Biogen Sees Rocky 2022 Finish with Further Aduhelm, Lecanemab Scrutiny

Biogen_John Tlumacki/The Boston Globe via Getty

Courtesy of John Tlumacki/The Boston Globe via Getty

Biogen experienced a turbulent end to a turbulent 2022.

Last week, two documents came to light: one the results of a congressional investigation into the approval of its Alzheimer’s drug Aduhelm (aducanumab), the second a revised informed consent form calling into question the safety of lecanemab, which could receive accelerated approval this week.

On Friday, Science revealed Biogen’s development partner Eisai updated the consent form for the Phase III Clarity AD trial warning participants that combining lecanemab with blood clot medications could lead to fatal brain hemorrhages. The revision was made in a July 14 version of the consent form, Science reported.

In part, Eisai wrote the “risk is estimated to be more than 1 in 100 people, but less than 5 in 100 people.”

This follows reports of two trial participant deaths allegedly associated with lecanemab. In a presentation at the 2022 Clinical Trials on Alzheimer's Disease (CTAD) conference, Marwan Sabbagh, M.D., a behavioral neurologist at the Barrow Neurological Institute, said the two fatalities were associated with cerebral microhemorrhages in the open-label extension phase of the study.

Libby Holman, senior director of product communications at Eisai U.S. referred BioSpace to a statement that reads in part, "Eisai promptly communicates important safety information to the DSMBs, regulatory agencies, sites, investigators and patients through a variety of appropriate mechanisms, including... Informed Consent Form (ICF) revisions." 

The company additionally expressed confidence that the informed consents used in its studies accurately describe the known risks associated with lecanemab

The PDUFA date for lecanemab is Friday, January 6.

If Biogen and Eisai do receive accelerated approval this week, the price point for the antibody must be set at lower than $20,600 a year to be cost-effective, according to the Institute for Clinical and Economic Review (ICER). The Watchdog further calculated the drug’s clinical benefits at between $8,500 and $20,600 per year.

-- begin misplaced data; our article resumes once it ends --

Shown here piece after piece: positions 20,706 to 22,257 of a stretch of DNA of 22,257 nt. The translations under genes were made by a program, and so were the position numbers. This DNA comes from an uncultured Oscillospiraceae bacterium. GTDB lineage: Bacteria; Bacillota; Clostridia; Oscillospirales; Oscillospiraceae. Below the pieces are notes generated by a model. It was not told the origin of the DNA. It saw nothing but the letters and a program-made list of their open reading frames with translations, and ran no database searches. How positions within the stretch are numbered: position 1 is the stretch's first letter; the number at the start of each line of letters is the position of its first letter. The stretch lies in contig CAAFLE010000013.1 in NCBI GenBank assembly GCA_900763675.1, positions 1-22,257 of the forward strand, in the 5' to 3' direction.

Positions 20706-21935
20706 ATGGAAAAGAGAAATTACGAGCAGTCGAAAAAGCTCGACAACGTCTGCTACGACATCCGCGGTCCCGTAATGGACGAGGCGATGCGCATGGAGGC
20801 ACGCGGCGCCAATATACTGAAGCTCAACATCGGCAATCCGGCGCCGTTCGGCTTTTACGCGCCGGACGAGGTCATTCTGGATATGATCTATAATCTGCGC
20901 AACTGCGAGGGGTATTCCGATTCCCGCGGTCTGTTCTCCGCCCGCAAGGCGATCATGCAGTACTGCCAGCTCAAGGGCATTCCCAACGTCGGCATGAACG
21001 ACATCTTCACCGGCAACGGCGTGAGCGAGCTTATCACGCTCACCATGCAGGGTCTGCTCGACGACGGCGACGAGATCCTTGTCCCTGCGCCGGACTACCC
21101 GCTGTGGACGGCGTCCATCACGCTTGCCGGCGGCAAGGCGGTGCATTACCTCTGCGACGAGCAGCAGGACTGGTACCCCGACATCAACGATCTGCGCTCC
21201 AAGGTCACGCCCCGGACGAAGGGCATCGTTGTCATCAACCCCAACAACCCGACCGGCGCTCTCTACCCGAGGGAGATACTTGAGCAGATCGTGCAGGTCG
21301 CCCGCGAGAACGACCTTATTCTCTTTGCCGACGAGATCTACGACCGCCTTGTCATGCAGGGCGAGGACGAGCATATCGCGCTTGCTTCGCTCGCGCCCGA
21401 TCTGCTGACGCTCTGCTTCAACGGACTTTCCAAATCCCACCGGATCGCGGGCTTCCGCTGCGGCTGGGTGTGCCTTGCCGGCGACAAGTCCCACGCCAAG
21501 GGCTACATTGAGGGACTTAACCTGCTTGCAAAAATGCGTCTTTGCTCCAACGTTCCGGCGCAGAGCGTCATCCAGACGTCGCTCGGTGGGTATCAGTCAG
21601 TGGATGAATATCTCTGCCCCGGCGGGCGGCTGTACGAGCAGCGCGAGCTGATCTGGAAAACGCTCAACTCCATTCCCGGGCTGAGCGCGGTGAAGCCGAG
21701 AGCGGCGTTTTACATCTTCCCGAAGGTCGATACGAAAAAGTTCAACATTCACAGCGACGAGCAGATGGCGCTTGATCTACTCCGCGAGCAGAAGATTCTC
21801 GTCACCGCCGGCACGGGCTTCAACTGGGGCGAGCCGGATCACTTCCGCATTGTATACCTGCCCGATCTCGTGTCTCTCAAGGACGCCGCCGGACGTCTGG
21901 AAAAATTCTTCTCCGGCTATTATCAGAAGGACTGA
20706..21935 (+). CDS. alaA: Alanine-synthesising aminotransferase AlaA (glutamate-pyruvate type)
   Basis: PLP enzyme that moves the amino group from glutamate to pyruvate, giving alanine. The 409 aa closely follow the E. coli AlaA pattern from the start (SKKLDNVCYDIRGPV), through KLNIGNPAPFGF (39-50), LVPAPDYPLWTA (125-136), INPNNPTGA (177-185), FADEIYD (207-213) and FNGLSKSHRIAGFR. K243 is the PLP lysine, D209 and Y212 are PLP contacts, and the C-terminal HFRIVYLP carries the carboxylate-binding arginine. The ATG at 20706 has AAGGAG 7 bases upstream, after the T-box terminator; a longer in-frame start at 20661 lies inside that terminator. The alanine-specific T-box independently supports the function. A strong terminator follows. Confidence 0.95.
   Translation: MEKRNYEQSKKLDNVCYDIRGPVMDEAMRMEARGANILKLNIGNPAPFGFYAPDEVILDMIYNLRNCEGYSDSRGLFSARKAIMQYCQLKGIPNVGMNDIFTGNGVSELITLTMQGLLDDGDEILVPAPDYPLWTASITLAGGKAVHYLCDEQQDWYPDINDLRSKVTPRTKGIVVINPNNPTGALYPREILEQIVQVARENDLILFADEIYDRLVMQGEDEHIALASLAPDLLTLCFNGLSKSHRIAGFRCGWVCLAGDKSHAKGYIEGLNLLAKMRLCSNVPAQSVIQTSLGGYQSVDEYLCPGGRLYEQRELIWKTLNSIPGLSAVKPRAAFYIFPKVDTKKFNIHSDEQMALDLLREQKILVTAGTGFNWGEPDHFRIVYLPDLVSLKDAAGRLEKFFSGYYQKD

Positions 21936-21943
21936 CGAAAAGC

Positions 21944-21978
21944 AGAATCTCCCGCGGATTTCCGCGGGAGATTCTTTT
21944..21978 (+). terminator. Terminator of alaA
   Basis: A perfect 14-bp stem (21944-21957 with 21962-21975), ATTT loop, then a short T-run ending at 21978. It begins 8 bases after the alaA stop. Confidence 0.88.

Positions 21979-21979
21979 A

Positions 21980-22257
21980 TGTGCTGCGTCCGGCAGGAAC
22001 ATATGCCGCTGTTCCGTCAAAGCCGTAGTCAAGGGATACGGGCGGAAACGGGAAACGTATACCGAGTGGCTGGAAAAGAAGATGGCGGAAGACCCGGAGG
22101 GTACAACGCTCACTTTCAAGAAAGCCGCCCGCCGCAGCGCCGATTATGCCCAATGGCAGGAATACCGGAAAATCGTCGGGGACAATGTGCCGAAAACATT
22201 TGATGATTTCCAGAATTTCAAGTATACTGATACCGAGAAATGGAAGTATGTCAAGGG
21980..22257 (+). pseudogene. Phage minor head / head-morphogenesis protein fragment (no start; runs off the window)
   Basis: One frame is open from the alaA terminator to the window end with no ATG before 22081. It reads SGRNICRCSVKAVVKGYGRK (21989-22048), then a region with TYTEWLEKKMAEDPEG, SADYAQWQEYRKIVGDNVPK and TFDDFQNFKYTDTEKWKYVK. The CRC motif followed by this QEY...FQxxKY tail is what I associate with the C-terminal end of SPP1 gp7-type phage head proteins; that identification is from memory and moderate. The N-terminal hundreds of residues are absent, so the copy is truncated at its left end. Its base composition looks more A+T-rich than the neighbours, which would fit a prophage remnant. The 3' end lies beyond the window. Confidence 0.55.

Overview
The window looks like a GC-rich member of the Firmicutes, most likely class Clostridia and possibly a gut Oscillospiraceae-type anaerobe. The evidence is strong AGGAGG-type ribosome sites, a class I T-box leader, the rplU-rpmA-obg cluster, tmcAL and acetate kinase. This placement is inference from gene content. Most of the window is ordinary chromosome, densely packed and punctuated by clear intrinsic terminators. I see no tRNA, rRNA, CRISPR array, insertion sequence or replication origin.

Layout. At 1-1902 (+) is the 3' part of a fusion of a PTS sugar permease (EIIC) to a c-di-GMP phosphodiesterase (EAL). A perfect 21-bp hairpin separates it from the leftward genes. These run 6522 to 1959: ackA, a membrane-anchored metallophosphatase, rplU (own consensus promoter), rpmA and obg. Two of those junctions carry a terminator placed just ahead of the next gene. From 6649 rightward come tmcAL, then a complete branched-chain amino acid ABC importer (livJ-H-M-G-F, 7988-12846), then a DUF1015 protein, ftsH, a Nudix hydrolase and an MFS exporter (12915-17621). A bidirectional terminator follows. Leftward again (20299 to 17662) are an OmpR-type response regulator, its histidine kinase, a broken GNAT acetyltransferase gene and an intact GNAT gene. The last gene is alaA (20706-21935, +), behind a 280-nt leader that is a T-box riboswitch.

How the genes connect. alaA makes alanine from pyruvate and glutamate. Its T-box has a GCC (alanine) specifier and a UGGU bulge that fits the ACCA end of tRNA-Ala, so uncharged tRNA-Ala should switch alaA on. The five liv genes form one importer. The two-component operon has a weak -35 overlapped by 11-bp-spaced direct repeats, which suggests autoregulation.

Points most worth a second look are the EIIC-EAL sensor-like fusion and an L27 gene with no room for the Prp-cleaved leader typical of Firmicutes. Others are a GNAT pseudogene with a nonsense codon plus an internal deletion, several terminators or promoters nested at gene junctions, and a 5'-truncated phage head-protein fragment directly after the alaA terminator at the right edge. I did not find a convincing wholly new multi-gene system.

In September, the partners announced lecanemab reduced clinical decline by 27% compared to placebo after 18 months.

The initial price for Aduhelm, which in June 2021 became the first drug approved to treat Alzheimer’s in 18 years, was $56,000 per patient, per year. Following a spate of controversy and insurers refusing to cover the drug, Biogen slashed the price to $28,200 in December 2021. 

At the time of Aduhelm’s approval, ICER recommended a price point of between $2500 and $8300 per patient per year, alleging “insufficient efficacy”.

Results from the Phase III Emerge and Engage trials were mixed, and Biogen and Eisai initially made the decision to discontinue both trials due to futility.

Congressional Investigation Reveals “Atypical Processes”

Almost immediately after the green light, the U.S. House of Representatives launched an investigation into the regulatory review and approval, pricing and marketing of Aduhelm. The final report, prepared by the Committees on Oversight and Reform, and Energy and Commerce, was published Thursday.

The report points to a joint briefing document prepared and presented by Biogen and the FDA to the regulator’s Peripheral and Central Nervous Systems Drugs Advisory Committee in November 2020 – a joint process that had previously been used only for cancer drugs “under circumstances of broad consensus”.

The adcomm overwhelmingly voted against traditional approval for Aduhelm.  

While the report ultimately concluded the interactions between the FDA and Biogen prior to the PCNS adcomm were appropriate, it highlighted “atypical processes.”

Among these, the investigators found:

  • Documents showing Biogen and the FDA engaged in at least 115 meetings, calls and substantive email exchanges over a 12-month period beginning in July 2019. According to the report, the regulator’s own internal review of the approval process found the extent of collaboration was “atypical” and  “exceeded the norm in some respects.”
  • The FDA and Biogen “inappropriately collaborated on a joint briefing document for the PCNS advisory committee that did not adequately represent differing views within FDA.”
  • “Biogen set an unjustifiably high price for Aduhelm to ‘Make History’ for the company despite the impact on patients and the Medicare program.”

The report specifically highlighted a September 2020 presentation to Biogen’s board where the company stated its ambition was to make history and “establish Aduhelm as one of the top pharmaceutical launches of all time.”

On this last point, only time – possibly three days – will tell if Biogen heeds the lessons provided it by insurers and Medicare itself – on the pricing of lecanemab. 

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